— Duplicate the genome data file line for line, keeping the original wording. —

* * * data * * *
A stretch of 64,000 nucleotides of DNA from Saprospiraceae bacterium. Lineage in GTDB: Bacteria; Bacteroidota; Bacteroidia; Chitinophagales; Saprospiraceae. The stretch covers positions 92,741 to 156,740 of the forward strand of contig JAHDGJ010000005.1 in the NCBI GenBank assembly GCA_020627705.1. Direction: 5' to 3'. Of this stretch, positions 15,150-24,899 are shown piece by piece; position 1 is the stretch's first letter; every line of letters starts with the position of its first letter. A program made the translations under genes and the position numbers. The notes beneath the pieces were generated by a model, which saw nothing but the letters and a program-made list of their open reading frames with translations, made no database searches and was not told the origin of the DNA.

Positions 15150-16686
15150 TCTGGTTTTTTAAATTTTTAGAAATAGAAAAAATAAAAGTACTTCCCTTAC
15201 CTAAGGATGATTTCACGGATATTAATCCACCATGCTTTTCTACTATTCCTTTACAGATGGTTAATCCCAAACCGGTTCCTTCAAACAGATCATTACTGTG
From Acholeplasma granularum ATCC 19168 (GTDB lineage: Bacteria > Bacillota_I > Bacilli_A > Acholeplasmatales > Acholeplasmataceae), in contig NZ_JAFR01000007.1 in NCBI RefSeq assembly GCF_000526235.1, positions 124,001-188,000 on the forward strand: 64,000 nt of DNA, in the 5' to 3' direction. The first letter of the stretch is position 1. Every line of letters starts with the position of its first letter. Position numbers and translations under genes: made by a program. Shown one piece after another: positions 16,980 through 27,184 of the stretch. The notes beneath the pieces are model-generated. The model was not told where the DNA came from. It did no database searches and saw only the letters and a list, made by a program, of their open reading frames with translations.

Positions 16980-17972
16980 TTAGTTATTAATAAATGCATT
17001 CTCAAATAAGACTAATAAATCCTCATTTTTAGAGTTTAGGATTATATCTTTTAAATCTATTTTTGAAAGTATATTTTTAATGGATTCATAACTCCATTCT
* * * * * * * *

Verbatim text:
A stretch of 64,000 nucleotides of DNA from Saprospiraceae bacterium. Lineage in GTDB: Bacteria; Bacteroidota; Bacteroidia; Chitinophagales; Saprospiraceae. The stretch covers positions 92,741 to 156,740 of the forward strand of contig JAHDGJ010000005.1 in the NCBI GenBank assembly GCA_020627705.1. Direction: 5' to 3'. Of this stretch, positions 15,150-24,899 are shown piece by piece; position 1 is the stretch's first letter; every line of letters starts with the position of its first letter. A program made the translations under genes and the position numbers. The notes beneath the pieces were generated by a model, which saw nothing but the letters and a program-made list of their open reading frames with translations, made no database searches and was not told the origin of the DNA.

Positions 15150-16686
15150 TCTGGTTTTTTAAATTTTTAGAAATAGAAAAAATAAAAGTACTTCCCTTAC
15201 CTAAGGATGATTTCACGGATATTAATCCACCATGCTTTTCTACTATTCCTTTACAGATGGTTAATCCCAAACCGGTTCCTTCAAACAGATCATTACTGTG
From Acholeplasma granularum ATCC 19168 (GTDB lineage: Bacteria > Bacillota_I > Bacilli_A > Acholeplasmatales > Acholeplasmataceae), in contig NZ_JAFR01000007.1 in NCBI RefSeq assembly GCF_000526235.1, positions 124,001-188,000 on the forward strand: 64,000 nt of DNA, in the 5' to 3' direction. The first letter of the stretch is position 1. Every line of letters starts with the position of its first letter. Position numbers and translations under genes: made by a program. Shown one piece after another: positions 16,980 through 27,184 of the stretch. The notes beneath the pieces are model-generated. The model was not told where the DNA came from. It did no database searches and saw only the letters and a list, made by a program, of their open reading frames with translations.

Positions 16980-17972
16980 TTAGTTATTAATAAATGCATT
17001 CTCAAATAAGACTAATAAATCCTCATTTTTAGAGTTTAGGATTATATCTTTTAAATCTATTTTTGAAAGTATATTTTTAATGGATTCATAACTCCATTCT